Five Minnesota albums deserving of a 33 1/3 book
The 33 1/3 pitches are open again! For music obsessives, this long-running series of short books devoted to iconic albums has been a great resource for amusement and exhaustive reporting.
Two personal favorites from the series are Carl Wilson's tome about Celine Dion's Let's Talk About Love and Christopher Weingarten's take on Public Enemy's It Takes a Nation of Millions to Hold Us Back. But there are titles concerning the Beastie Boys, Fleetwood Mac, Radiohead, and a few with local ties. Prince's Sign "O" the Times is explored by Michaelangelo Matos and the Replacements' Let it Be is explored by Decemberists frontman Colin Meloy. (And, Bob Dylan's Highway 61 Revisited by Mark Polizzotti, we suppose.)
Now, they're taking some more proposals until April 30, and here are five Minnesota albums that would be a fascinating read.
5. Next - Rated Next (1997)
As Peter Scholtes wrote in 2000, "most white folks in our sticks-on-a-stick hadn't even heard of self-dubbed Minnesota "ghetto celebs" Next until well after their ode to dance-floor penile functionality, 'Too Close,' had gone up and down the charts for nearly a year." And yet, this non-Prince product was one of the biggest R&B hits of the late '90s, and a coveted Billboard Hot 100 number one. The very un-Googleable Next was discovered and propped up by another relic of the era, Naughty by Nature's producer Kay Gee and eventually had the backing of industry heavyweight Clive Davis. It would be fascinating to uncover how they erected their signature hit and career in the unlikely Twin Cities.
4. Soul Asylum - Grave Dancers Union (1992)
Nike high-tops and a copy of Soul Asylum's sixth studio album were in every teenager's bedroom in the early '90s. Seattle overtook Minneapolis for the grunge home base, but Dave Pirner's ragged voice on Grave Dancers Union was what everyone needed when Kurt Cobain got to be a tad too intense. Grammy voters loved "Runaway Train" enough to deem it 1993's best rock song, and this recording was emblematic of the whole "authenticity/selling out" debate that rages into the present. Choice interview for this book would be Pirner's ex Winona Ryder.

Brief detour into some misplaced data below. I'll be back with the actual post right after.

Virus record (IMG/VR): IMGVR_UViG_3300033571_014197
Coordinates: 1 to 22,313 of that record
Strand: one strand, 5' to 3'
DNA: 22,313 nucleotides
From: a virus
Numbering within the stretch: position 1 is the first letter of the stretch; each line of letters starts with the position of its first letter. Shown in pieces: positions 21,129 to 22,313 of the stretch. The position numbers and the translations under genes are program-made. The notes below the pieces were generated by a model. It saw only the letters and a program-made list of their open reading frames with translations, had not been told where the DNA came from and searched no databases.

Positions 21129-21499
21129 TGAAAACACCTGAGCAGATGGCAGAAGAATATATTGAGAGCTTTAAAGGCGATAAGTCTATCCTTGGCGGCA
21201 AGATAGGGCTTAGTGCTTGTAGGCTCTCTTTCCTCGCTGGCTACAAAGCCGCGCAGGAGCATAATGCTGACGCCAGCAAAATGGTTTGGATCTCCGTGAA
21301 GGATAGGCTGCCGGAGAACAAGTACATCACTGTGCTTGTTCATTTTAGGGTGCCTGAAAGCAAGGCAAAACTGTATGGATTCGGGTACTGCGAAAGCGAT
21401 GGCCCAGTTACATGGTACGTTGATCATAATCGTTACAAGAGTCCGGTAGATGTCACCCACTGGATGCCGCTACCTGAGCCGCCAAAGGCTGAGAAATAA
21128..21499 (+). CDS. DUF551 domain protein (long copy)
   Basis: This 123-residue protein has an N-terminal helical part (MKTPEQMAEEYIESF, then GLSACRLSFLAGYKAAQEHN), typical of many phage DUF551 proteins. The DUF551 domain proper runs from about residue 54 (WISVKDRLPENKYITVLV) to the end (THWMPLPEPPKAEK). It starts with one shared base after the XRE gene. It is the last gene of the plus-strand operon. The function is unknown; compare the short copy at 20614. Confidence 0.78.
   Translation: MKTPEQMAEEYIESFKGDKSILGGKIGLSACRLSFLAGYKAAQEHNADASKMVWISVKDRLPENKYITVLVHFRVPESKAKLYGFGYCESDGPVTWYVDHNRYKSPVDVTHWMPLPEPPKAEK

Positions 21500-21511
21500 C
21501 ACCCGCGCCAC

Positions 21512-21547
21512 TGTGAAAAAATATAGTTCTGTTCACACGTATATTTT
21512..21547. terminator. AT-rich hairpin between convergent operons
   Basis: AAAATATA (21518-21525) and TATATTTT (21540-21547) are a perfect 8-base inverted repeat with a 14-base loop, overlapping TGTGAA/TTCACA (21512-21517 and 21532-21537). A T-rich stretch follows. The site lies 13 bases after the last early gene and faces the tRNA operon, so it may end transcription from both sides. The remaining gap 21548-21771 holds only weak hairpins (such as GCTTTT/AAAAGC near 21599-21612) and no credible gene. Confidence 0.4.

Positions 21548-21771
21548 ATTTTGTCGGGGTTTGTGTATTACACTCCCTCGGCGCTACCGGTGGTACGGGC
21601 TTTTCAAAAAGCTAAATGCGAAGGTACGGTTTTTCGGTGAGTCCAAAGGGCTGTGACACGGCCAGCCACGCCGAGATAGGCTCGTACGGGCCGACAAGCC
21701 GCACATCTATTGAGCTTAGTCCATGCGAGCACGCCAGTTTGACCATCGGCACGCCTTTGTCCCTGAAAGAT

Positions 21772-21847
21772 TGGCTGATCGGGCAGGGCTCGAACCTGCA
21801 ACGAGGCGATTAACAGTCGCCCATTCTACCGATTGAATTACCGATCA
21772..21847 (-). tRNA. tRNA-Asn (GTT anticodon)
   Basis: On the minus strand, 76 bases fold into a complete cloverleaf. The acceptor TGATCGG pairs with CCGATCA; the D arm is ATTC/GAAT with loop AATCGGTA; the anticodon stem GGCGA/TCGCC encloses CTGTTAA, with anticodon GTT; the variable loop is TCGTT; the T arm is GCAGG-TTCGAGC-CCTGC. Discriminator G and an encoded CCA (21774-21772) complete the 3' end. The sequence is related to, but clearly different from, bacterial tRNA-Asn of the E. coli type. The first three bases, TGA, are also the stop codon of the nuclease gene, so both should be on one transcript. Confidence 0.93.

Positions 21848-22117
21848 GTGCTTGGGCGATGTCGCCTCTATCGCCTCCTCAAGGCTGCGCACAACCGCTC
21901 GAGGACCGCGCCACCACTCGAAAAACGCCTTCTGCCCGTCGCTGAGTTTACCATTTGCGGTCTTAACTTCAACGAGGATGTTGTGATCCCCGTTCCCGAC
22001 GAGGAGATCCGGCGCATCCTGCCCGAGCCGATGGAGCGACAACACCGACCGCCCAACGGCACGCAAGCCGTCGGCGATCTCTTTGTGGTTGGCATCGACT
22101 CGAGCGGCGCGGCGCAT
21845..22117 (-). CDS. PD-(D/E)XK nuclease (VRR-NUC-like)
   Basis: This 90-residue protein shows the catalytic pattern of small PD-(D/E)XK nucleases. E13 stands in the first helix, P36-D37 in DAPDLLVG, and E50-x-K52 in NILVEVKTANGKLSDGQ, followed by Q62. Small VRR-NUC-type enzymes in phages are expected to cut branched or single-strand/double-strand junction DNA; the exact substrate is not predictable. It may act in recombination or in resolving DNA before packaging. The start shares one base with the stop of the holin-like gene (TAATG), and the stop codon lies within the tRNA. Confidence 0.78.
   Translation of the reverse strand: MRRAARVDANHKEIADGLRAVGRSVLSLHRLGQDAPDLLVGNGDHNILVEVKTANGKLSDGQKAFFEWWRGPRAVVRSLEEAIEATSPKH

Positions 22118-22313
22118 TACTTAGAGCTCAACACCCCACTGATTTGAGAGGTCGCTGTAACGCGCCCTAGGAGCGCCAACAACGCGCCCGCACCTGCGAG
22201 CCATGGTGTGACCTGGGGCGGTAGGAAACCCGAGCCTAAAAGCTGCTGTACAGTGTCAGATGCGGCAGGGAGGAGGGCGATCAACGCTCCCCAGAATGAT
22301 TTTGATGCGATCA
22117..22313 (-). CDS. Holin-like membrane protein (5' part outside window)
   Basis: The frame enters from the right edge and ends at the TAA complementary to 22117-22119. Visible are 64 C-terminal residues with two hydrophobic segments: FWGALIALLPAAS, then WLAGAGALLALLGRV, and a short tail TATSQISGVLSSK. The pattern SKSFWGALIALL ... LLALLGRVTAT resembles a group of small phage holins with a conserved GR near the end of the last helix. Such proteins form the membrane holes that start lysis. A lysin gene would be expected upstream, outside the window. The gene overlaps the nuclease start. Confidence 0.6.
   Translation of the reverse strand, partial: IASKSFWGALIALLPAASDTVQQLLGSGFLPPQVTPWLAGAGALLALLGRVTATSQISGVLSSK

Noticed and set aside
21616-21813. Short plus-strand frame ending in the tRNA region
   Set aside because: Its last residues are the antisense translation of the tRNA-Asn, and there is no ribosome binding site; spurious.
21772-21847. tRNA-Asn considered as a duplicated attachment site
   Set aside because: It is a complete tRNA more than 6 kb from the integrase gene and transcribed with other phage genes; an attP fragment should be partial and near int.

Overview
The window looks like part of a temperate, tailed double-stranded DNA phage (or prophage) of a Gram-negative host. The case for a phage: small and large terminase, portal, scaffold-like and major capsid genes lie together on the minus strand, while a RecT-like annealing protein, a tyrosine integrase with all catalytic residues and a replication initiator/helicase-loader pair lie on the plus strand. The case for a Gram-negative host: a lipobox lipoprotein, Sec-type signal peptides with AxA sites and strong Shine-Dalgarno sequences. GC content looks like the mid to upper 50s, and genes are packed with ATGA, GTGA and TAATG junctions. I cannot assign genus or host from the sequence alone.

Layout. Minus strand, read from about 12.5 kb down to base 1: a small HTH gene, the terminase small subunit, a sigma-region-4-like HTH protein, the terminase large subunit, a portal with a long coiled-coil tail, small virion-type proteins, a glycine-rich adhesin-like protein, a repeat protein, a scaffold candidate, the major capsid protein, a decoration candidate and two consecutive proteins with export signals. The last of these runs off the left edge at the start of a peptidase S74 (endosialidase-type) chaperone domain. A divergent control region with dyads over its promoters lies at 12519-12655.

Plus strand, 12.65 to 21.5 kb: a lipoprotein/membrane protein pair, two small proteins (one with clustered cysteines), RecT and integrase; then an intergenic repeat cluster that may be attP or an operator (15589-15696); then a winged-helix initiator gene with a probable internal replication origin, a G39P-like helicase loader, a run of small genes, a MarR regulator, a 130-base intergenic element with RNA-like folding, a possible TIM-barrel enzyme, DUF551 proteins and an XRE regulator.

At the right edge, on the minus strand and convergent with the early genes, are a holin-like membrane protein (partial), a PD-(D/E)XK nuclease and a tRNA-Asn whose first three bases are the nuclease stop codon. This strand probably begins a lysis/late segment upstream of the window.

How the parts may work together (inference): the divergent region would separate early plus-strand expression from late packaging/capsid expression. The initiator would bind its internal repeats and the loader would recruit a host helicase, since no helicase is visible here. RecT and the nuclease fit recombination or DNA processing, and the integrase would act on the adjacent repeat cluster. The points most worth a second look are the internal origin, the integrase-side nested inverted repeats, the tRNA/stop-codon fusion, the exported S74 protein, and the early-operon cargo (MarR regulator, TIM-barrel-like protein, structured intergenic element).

3. Atmosphere - God Loves Ugly (2002)
This album is arguably one of the most influential documents created on Minnesota soil. Fresh into the Napster era, a song like "Fuck You Lucy" pulled hip-hop heads from the Def Jux camp, Eminem fans, sensitive punks, and anyone else looking for a movement that wasn't already full. Ever since, nearly any white guy who raps with feeling is inevitably compared to Slug, and the Rhymesayers brand has gone global.
2. Hüsker Dü - Zen Arcade (1984)
You can get a taste of how fucking raw and ridiculous Bob Mould, Grant Hart, and Greg Norton could be in Michael Azerrad's chapter about them in Our Band Could Be Your Life. Now, here's a chance to go over this formative era in melodic hardcore with comb fine enough to groom Norton's fancy mustache. Honestly, though, this would be a chance to head for more conceptual pastures, and be less a history and more an interpretation, given that this album follows the arc of a guy who runs away from his abusive home. Check out Mountain Goats principal John Darnielle's book about Black Sabbath's Master of Reality to assess how far the 33 1/3 series can take things.
1. Lipps Inc. - Mouth to Mouth (1979)
Yes, the groovy disco platter "Funkytown" originated from a Minneapolis act, and isn't the album cover for Mouth to Mouth a wondrous sight in itself? Though this release -- masterminded by bandleader Steve Greenberg -- only has four songs, each one is a delightful time capsule and a vehicle for the dancefloor siren Cynthia Johnson, who also played some fierce sax for the Time, and eventually joined Sounds of Blackness. This is back when City Pages was called Sweet Potato and before many of our faithful readers knew how to walk. I want to read this book, and it doesn't even exist yet!
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